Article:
Your gym membership could soon earn a tax break
Strong Athletic Woman Exercises with Battle Ropes as Part of Her Cross Fitness Gym Workout Routine. She’s Covered in Sweat and Training Takes Place in a Abandoned Factory Remodeled into Gym.
Exercise enthusiasts could soon rejoice as congressional lawmakers advance a new bill that could award tax breaks for fitness-related expenses.
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The new bipartisan bill – approved by a panel of lawmakers in the House of Representatives on Thursday – would create tax breaks for gym memberships, exercise classes, and even safety equipment. But it can’t be used for fitness books, videos or for activities associated with fitness, like golf, sailing or horseback riding.
Under the bill, those costs would be considered medical expenses for tax purposes, enabling people to use their tax-advantaged health-savings accounts and flexible spending accounts to pay for them.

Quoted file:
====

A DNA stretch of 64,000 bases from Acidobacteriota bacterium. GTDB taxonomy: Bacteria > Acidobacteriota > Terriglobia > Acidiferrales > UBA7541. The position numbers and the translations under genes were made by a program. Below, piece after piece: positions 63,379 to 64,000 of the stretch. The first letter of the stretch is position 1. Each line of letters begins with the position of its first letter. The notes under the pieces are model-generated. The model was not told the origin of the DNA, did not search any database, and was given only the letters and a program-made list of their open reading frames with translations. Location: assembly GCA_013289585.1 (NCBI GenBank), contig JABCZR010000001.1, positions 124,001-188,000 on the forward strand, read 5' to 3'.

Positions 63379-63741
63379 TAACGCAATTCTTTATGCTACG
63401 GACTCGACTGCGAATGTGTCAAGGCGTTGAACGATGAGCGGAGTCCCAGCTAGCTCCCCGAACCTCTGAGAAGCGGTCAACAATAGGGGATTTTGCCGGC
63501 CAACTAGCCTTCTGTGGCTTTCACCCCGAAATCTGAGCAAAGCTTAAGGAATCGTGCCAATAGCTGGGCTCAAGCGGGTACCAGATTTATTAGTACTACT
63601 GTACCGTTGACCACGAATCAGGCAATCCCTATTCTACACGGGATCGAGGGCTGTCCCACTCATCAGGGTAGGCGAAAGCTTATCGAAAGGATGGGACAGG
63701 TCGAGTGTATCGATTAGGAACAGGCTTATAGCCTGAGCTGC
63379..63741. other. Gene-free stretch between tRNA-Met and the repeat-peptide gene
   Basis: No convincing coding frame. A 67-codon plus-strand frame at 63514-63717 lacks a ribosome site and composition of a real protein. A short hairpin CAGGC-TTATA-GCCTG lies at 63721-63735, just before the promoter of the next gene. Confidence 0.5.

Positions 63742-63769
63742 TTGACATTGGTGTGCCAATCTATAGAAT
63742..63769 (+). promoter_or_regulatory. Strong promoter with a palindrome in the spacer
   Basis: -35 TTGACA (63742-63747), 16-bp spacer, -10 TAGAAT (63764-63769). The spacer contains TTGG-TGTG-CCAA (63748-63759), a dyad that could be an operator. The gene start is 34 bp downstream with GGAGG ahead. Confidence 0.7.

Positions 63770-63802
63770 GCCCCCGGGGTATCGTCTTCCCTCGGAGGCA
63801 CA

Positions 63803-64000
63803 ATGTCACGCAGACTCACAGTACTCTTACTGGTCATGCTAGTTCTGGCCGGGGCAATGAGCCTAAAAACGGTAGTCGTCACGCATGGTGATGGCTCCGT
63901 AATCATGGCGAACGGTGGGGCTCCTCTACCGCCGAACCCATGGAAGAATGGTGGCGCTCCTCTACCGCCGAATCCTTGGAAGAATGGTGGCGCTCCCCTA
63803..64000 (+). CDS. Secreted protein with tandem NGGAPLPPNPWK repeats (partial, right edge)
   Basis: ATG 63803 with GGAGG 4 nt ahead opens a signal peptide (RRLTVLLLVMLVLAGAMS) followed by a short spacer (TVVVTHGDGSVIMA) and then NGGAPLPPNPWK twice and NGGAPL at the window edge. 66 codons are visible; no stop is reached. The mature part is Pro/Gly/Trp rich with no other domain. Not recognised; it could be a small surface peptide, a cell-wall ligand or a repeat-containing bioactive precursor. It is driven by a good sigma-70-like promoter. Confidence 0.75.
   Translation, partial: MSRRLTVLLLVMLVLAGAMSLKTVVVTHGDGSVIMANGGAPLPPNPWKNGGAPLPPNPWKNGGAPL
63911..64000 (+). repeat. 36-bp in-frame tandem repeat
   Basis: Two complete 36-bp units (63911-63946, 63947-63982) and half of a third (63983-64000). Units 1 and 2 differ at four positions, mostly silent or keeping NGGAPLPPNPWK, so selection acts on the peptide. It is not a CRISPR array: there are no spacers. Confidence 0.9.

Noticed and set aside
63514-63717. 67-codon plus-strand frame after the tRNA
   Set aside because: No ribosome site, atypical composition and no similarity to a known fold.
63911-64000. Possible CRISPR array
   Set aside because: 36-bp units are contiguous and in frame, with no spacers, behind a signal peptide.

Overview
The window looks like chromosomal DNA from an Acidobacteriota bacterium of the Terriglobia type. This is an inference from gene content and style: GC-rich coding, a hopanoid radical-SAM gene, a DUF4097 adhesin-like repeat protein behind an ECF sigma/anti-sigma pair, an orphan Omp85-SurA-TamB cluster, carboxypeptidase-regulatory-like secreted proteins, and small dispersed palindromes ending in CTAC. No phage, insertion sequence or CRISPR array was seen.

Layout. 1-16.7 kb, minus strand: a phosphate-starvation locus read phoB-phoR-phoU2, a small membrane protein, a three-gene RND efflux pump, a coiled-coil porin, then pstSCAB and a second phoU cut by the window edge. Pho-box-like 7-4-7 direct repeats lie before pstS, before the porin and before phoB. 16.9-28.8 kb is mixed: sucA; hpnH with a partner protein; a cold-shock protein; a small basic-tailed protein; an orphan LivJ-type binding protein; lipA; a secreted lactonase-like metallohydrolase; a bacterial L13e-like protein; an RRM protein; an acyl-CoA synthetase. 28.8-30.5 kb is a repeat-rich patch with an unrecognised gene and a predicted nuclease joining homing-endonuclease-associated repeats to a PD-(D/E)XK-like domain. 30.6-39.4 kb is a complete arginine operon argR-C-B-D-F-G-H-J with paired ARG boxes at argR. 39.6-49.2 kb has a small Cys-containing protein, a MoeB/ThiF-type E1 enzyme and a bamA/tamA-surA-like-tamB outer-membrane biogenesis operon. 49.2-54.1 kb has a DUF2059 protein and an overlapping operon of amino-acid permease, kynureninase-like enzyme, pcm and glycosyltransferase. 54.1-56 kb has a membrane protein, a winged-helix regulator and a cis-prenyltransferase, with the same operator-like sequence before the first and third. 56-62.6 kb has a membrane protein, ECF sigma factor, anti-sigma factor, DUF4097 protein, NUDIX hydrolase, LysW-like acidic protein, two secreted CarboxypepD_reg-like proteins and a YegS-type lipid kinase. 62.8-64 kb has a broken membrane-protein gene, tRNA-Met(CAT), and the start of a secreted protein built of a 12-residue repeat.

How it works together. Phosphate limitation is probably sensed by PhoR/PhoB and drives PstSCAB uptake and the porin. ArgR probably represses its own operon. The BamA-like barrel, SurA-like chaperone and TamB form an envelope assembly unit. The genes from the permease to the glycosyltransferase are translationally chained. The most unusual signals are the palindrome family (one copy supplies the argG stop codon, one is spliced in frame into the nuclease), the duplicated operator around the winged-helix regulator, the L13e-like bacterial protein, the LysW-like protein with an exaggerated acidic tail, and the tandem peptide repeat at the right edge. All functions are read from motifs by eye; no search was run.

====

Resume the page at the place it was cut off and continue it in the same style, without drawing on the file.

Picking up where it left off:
However, the bill did not specify whether people without a tax-advantaged account could take advantage of the break.
The break will be capped at $500 a year for individuals and $1,000 for couples filing jointly.
Rep. Jason Smith (R., Mo.) said the bill is about a fundamental shift in our approach to health care to focus more on “healthy living.”
The new initiative is expected to reduce federal revenue by $3.5 billion over the next decade.
Fitbit Inc., the American Heart Association and the Sports and Fitness Association have all lobbied for the bill.
The new potential tax break comes just months after Congress passed a tax overhaul that limited most tax deductions for individuals.
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